A simple framework for optimizing career decisions


I reached out to a mentor this year to seek advice on career growth – I was going through a rough patch and wanted to learn from more experienced leaders. He shared his optimization framework which I found so insightful that I incorporated it into my career toolbox.

Looking from the outside, he appears to have made a couple of befuddling decisions. He moved cities, leaving a high-paying high-profile job for a risky startup, to lead a smaller team and earn less remuneration.

When he shared his framework, I immediately understood how his decision aligned with his principles. In retrospect, that risky decision propelled him to even higher heights.

The career choices Framework

You can optimize your career based on three constraints:

  1. Financial remuneration (Cash, $$$)
  2. Intellectual growth
  3. Work-life balance
WLB vs Cash ($$$$) vs Learning

Set aside some time yearly to reflect on the three constraints and choose the constraint that you want to prioritize. Your focus should be choosing what is most important to you.

Note that finding a position that satisfies all the three constraints would be incredibly difficult so if you do find one, jump on it. It is more likely that you would have to choose between options and this framework simplifies the trade-off process based on your desires.

Let’s explore the various options.

1. Optimizing for financial remuneration ($$$$)

This means you have to be willing to give up on work-life balance and potentially stretching to new limits on the job.

While it might be possible to learn a lot at a fast-growing startup; you could earn a higher salary in the short-term by getting a job at an established company. So, compare the remuneration/hours-of-effort before making such comparisons.

Also, be prepared to work long hours or travel since your most important focus is financial remuneration.

2. Optimizing for Learning

Herein, you are thinking of learning as much as you want and might consider leaving that cushy job for a risky startup with unclear prospects. This explains why some people leave top-level positions to join new companies.

Fast-paced jobs on rocket ships demand a lot of time, energy and sacrifice. Furthermore, the risk involved in most startups means there is a potential of losing out on remuneration too (if the company folds, or if stock options do not vest). The upside, however, is that these jobs offer a lot of learning and expose you to challenging problems across multiple domains. My personal experience on 4 – 5 V1 projects in the past 5 years confirms this too.

If you are optimizing for learning, then be picky and choose opportunities that propel your learning. You might have to work extra long hours and be wary of the risks involved.

3. Optimizing for work-life balance

This option is for those who want to spend time with loved ones, pursue education or do other things (e.g. travel, hobbies etc.). Folks optimizing for this see the job as a contract that pays the bills and would be willing to accept slower growth and maybe give up on remuneration.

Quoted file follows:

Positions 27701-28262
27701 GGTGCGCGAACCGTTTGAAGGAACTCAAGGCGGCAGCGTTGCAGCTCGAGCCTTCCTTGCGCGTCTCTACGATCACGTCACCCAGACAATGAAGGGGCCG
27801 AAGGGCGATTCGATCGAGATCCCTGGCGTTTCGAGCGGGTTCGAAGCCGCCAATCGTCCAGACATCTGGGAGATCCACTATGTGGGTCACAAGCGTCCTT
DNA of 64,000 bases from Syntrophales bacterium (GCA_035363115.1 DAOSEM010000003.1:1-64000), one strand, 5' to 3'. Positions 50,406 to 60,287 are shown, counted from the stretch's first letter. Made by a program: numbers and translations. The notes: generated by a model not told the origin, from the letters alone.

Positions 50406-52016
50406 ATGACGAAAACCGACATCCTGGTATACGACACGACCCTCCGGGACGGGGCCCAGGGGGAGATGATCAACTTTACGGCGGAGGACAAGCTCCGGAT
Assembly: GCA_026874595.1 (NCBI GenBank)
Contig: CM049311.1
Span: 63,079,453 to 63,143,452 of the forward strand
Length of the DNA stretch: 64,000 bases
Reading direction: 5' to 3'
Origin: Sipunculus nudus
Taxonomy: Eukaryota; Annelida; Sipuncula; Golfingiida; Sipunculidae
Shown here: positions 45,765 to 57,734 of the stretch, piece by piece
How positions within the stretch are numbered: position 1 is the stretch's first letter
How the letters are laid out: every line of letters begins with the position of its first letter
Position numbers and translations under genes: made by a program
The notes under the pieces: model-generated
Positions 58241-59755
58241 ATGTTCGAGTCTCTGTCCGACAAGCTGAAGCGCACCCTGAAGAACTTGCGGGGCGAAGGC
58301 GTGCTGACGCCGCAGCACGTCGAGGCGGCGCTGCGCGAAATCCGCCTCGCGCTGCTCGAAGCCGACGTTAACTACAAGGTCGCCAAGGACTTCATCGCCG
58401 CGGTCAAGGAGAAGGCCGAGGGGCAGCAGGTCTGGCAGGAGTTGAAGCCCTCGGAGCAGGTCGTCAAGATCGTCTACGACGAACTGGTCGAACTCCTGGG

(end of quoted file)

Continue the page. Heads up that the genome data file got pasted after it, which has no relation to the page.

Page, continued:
This might mean taking on a job that allows you to fulfil your obligations without requiring extra long hours. If work-life balance is your most important needle, then you might need to revisit your decision to join that company with 80-hour workweeks.

How does this apply to Famous Person X?

This framework is so versatile in its simplicity that it can be easily applied to several scenarios.

Look around, there are several examples of people who quit their day jobs to optimize for work-life balance. On the other hand, some of the top tech visionaries can be viewed as optimizing for learning over the other two aspects. Elon Musk or Steve Jobs? Read their biographies and see where they fit.

What are you optimizing for in your career choices?

Use this framework as you think of your next career choice. What is most important to you and what are you optimizing for?

I have worked with several folks who optimized for work-life balance and thus did not seek further promotion. They only wanted to do their day job and concentrated their energy on their interests and hobbies. The Radical Candor book describes some Olympians at Google. While preparing for the Olympics, they scaled back their career ambitions and immediately after retiring from athletics, they vigorously pursued their careers.

On the other hand, I know several people (including my mentor) who have always optimized for growth and learning so far. I have a couple of friends who have left for startups for the same reason too.

I have optimized learning by seeking new growth challenges. Through my career, I have been blessed to have worked in a wide variety of organizations and on disparate products. Simply put, the experience has been amazing.

Thanks to Anand for his advice and for reviewing this post!

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